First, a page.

Researchers from Cambridge University found out that the Aesop's fable regarding the thirsty rook that comes across a pitcher of water and then raises the water by dropping stones into the pitcher might really have happened.
The researchers reported that some relatives of crows called rooks in an experiment used the same stone-dropping strategy to get their hands at a worm lying inside a cylinder.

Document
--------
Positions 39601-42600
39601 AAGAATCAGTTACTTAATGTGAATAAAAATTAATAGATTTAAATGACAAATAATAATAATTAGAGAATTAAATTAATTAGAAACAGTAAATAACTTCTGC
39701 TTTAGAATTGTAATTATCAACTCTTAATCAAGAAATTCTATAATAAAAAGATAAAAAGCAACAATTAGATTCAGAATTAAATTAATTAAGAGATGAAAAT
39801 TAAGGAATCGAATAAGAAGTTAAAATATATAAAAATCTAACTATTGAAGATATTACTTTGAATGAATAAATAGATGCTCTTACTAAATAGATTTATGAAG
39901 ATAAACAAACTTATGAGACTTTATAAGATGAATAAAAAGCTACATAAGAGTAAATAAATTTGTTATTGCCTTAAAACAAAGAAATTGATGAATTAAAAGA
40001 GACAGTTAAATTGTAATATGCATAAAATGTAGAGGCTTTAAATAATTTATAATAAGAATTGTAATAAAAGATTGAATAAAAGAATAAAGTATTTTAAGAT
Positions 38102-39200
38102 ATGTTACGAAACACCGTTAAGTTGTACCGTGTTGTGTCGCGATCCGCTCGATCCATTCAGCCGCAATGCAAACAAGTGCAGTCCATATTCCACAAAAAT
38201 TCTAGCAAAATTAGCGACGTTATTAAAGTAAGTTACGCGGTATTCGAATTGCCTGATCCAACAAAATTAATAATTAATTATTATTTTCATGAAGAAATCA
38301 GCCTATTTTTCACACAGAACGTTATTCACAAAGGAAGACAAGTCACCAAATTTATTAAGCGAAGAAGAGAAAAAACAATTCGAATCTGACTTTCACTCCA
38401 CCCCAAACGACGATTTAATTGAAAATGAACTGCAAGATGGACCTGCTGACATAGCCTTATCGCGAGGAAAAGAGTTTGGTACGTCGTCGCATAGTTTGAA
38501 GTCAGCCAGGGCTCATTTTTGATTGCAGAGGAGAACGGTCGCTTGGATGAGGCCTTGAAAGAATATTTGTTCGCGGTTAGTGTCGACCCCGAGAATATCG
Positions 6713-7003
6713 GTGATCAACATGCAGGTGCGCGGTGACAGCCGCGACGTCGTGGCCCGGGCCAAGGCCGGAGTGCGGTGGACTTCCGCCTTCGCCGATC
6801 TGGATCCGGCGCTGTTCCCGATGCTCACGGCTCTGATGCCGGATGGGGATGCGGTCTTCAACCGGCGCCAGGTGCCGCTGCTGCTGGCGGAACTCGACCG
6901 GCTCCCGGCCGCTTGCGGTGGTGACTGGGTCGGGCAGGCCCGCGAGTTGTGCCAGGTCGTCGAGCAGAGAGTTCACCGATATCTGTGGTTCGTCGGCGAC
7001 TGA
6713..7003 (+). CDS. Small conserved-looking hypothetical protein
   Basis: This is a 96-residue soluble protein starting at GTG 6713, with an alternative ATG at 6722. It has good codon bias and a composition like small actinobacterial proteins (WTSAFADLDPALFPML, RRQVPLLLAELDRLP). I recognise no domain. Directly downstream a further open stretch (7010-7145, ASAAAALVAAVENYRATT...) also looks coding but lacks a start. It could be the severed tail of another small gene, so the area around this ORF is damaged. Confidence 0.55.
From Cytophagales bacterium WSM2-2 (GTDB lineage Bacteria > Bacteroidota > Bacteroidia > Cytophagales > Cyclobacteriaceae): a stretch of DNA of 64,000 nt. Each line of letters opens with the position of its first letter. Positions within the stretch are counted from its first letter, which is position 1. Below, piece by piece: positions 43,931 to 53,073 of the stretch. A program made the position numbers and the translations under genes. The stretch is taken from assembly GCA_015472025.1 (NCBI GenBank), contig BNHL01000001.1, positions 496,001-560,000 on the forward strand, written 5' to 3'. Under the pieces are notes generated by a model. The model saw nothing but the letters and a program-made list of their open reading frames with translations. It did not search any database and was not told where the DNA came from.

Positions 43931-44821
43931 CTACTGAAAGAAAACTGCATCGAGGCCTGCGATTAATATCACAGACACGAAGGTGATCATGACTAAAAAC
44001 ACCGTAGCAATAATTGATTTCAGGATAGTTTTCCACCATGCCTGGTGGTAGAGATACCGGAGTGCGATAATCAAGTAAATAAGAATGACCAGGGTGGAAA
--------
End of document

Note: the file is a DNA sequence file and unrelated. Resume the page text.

Christopher Bird, the leader of the research team, and his colleagues exposed the rook to a 6-inch plastic cylinder containing water with a worm on its surface.
The rook then used the stone-dropping strategy, slowly but surely getting closer to the prized worm.
Researchers also concluded that the Aesop fable's crow might have actually been a rook, saying that both kinds of birds were called crow during that time.